- Marcomer (Franks) des Francs's Profile
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Gregory of Tours
"Sulpicius Alexander ... adds: 'At that time the Franks burst into the province of Germany under Genobaud, Marcomer, and Sunno, their dukes, and having broken through the boundary wall they slew most of the people and laid waste the fertile districts especially, and aroused fear even in Cologne.'
- Marcomer, does *NOT* have a son named Faramundus (Pharamond). Pharmond is a fictional character of the Liber Historiae Francorum," (c.727).
- Marcomer did not marry or father, Ildegonde.
See this brief commentary of a fictional pedigree. Apparently it tries to build a pedigree on a combination of Biblical and other ancient texts. To understand where the tree is going ... Griswald (2004), explains that:
- "What is surprising is the number of different threads that exist from Abraham into Western Europe and the different paths they take. Several different threads are intertwined in the Merovingian families of Francia. Two pass from Egypt through Ireland into either Wales or Scotland. A third line comes directly from the Exilarchs (the leaders of the Jewish community in exile after the Diaspora) in Babylon. This thread goes directly into what is now southern France, where descendants married into the noble families of the region. "
- Gregory of Tours citing Sulpicius Alexander
- ↑ 1.0 1.1
- "Liber Historiae Francorum," (c.727), talks about Marcomer, and Sunno (both commanders during 388 AD; and according to Pope Pious --living 1400s -- said to be sons of Priam and Atenor). The book invents a son for Marcomer, Faramundus "Pharamond".). This source is noted for its unreliability. In Marcomer's case, it's even more true since Gregory of Tours is the only secondary source... and he doesn't mention parents.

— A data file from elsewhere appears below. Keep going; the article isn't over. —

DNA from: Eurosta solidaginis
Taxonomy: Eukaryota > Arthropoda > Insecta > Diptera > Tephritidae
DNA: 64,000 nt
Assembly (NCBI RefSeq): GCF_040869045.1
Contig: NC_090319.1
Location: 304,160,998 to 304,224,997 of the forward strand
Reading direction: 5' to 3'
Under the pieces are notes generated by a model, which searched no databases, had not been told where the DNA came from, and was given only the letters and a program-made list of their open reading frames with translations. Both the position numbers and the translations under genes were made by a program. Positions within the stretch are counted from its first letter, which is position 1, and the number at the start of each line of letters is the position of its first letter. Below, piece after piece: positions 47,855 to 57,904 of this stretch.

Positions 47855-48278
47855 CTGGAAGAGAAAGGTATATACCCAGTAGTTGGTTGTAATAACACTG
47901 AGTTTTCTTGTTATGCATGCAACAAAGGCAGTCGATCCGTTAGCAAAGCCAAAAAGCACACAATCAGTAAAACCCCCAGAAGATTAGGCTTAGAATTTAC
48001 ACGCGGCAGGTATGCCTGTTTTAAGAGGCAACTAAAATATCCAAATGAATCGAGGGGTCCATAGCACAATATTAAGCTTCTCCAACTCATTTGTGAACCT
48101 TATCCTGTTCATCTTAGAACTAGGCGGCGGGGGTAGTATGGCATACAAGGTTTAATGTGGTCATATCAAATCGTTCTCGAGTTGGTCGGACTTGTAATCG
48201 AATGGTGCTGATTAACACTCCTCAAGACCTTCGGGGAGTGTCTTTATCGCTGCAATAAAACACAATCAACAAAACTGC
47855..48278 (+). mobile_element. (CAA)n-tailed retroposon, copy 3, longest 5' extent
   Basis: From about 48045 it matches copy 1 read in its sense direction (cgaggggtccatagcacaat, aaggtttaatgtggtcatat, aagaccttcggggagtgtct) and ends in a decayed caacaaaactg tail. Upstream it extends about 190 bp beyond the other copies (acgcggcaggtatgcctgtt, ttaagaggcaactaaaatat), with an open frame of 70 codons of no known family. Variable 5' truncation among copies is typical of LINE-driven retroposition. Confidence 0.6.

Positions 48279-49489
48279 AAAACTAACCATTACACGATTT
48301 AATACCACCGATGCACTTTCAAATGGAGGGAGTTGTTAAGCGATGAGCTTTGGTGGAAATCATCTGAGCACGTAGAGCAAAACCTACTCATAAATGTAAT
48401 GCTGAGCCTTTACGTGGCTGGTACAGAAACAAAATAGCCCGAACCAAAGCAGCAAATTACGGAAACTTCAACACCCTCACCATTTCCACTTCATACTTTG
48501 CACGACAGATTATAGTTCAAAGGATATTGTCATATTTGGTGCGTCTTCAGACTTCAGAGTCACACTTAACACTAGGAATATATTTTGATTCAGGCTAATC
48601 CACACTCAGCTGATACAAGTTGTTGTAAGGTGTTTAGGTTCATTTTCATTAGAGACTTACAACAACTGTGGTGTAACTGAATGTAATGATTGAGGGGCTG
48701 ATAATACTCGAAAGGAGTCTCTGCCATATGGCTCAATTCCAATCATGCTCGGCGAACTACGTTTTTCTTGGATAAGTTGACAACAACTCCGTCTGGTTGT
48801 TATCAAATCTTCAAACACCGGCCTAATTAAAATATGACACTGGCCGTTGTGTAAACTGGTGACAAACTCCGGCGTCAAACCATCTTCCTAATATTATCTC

- also see the fictional, "Marcomir IV, King of the Franks," and note that this alleged lineage relates back to Pope Pius' list of the 1400s (which quotes the myth concocted by the Liber Historiae Francorum), ... which is often repeated in various lists of saint's alleged pedigrees, and later royal genealogies (see examples:). These are highly speculative, considering the very short commentary of Gregory of Tours, who cites an older source by Sulpicius Alexander.... which no longer exists.
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On October 4, 2015 at 16:46GMT Bree Ogle wrote:
Food for thought... how can this profile be tweaked enough to catch duplicates, and legendary Marcomers?
On October 4, 2015 at 04:20GMT Maggie N. wrote:
On October 2, 2015 at 19:51GMT Bree Ogle wrote:
On March 30, 2015 at 02:59GMT Betty Warner wrote: